24 comments | Read more

VICE Corners RIAA President for Interview

August 19, 2010 -

The always interesting VICE has an interview up with Recording Industry Association of America (RIAA) President Cary Sherman, in which the head of the oft-vilified organization attempts to put a spin on the RIAA’s ever-so-slightly more friendly public face, as it switches from harassing end users to focusing more on ISPs.

In a snappy introduction it was noted that Sherman “is often seen as the face man for an oppressive totalitarian behemoth that can potentially throw you in the slammer and/or fine you into a horrid existence for illegally downloading shining examples of popular culture like “California Gurls” by Katy Perry featuring Snoop Dogg.”

In the piece, entitled Downloading Some Bullshit, Sherman answered a series of questions to the best of his ability.

Some Highlights:

2 comments | Read more

UK Trade Group Proposal Suggest ISPs Pay for File-Sharing

July 15, 2010 -

A trade group representing the music industry in the United Kingdom wants internet service providers in the region to pay a fee to combat piracy. The group, PRS for Music, represents around 65,000 songwriters and publishers and is also comprised of another group - the Mechanical-Copyright Protection Society.

The group proposes that ISPs either combat unlicensed media files on their networks or pay a fee to blanket license copyrighted material and offer it to its users. In other words, copyright enforcement becomes the job of ISPs. The organization also suggests an alternative where ISPs could be charged for "blanket licenses" so that they can "determine for themselves how best to capture the raw value of media on networks."

5 comments | Read more

PBS to Air Video Games Live Concert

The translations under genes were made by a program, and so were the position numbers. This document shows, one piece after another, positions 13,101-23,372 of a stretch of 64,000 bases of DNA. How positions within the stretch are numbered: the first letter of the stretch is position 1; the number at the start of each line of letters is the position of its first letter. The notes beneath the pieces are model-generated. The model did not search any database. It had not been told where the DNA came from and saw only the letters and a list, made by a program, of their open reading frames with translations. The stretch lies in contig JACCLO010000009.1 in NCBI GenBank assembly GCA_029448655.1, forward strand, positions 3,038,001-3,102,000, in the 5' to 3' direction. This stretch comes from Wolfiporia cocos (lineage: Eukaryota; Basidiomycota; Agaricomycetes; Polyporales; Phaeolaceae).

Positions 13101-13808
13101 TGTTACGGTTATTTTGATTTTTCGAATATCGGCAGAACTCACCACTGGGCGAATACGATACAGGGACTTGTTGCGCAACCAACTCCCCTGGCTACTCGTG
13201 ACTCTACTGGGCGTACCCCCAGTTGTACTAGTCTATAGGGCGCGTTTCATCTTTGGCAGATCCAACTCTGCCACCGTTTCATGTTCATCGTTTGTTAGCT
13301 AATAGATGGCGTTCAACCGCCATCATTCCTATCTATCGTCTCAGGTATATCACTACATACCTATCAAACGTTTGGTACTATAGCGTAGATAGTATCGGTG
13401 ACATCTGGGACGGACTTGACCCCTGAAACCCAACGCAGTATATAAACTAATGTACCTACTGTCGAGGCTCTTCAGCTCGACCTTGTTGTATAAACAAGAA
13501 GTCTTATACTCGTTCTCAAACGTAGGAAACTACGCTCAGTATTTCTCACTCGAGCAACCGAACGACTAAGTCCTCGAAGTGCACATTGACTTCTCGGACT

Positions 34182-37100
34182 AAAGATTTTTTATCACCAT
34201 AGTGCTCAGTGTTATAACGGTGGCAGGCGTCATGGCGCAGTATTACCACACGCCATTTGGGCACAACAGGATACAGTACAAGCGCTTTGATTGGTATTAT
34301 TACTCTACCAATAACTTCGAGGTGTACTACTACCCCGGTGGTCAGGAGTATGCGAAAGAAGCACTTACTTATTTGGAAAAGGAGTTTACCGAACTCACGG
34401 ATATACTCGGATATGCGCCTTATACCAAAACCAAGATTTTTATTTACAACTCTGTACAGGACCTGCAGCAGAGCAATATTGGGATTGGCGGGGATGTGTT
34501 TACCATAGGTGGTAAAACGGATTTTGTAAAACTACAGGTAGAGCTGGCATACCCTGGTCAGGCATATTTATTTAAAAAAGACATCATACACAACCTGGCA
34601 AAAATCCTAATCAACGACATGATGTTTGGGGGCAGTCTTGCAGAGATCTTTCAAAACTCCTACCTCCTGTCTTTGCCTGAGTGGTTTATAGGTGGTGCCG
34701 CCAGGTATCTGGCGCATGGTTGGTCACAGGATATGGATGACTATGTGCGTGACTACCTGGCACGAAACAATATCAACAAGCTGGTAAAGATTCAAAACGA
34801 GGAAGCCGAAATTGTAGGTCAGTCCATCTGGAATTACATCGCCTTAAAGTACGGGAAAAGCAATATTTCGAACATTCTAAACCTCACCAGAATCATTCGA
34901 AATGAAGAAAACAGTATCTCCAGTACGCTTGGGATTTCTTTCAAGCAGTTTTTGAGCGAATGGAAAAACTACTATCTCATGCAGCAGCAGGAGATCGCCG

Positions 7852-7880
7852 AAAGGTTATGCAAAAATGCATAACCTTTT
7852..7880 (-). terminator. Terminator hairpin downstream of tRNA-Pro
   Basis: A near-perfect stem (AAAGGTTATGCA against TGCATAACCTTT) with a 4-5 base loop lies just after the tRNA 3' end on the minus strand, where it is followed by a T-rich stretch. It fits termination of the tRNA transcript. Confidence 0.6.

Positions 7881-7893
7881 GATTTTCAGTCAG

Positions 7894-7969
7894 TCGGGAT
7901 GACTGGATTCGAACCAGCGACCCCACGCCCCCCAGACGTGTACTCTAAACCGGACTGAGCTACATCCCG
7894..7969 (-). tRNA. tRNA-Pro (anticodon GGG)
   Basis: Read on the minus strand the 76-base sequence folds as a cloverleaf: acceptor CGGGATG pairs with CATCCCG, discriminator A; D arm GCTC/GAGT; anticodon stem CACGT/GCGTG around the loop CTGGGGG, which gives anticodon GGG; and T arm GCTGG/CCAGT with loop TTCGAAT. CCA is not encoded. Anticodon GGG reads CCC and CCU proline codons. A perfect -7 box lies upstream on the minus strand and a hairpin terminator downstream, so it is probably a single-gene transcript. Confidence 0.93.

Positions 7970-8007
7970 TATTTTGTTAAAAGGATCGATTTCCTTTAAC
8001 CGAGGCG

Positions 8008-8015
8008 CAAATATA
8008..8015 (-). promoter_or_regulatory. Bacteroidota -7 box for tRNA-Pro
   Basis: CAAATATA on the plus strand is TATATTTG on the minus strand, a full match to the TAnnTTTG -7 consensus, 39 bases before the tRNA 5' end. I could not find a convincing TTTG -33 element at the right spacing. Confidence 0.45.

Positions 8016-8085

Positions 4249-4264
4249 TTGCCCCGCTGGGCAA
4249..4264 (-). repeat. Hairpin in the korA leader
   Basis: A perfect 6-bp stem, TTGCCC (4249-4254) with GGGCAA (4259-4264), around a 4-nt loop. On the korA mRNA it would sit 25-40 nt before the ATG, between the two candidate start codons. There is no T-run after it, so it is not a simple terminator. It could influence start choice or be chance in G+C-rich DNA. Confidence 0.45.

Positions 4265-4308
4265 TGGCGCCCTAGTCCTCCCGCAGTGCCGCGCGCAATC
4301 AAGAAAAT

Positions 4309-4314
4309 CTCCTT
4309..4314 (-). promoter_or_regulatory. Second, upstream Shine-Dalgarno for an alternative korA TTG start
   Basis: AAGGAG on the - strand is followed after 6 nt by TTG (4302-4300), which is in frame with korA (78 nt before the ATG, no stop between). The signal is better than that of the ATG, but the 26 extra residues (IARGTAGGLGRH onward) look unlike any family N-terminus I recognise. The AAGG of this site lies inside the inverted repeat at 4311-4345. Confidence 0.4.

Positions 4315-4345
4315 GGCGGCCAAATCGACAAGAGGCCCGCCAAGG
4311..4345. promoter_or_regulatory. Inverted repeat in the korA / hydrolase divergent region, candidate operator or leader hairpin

July 9, 2010 -

On July 31 Public Television Stations around the country will air Video Games Live, the popular concert series that combines classical music scores with tantalizing multimedia presentations. The 90-minute TV special to air on PBS stations will feature orchestrated performances of songs from a wide array of popular videogames such as Halo, Super Mario Bros. and more. Be sure to check your local TV listings for airtimes.

For more info on VGL, check out www.videogameslive.com

Source: Game | Life

Posted in
1 comment

Gamers: Jace Has Your Back

February 19, 2010 -

Jason/Jace Hall has had a long and varied career centered in interactive entertainment, but he’s found yet another new career to try out—recording star.

Hall is putting out an EP entitled Video Games Aren’t Bad For Ya, which as you might imagine, will attempt to put games in a positive light. The EP’s first single is called I Play W.O.W., an unapologetic ode to playing the massively multiplayer online game.

Hall's take on game critics:

When you are told that you are being lazy, or wasting your time, or being anti social – when in fact you have just spent 22 hours working VERY hard with a GROUP of people accomplishing extremely difficult tasks – you want to tell the uninformed person accosting you to F** OFF!

While the song has a certain Weird Al quality to it, it’s all in fun, and Hall is a giant of a man, so we’ll reserve any further judgment. Just go listen to/download a clean version of the song here. Clean and explicit versions are available on iTunes for 99 cents each.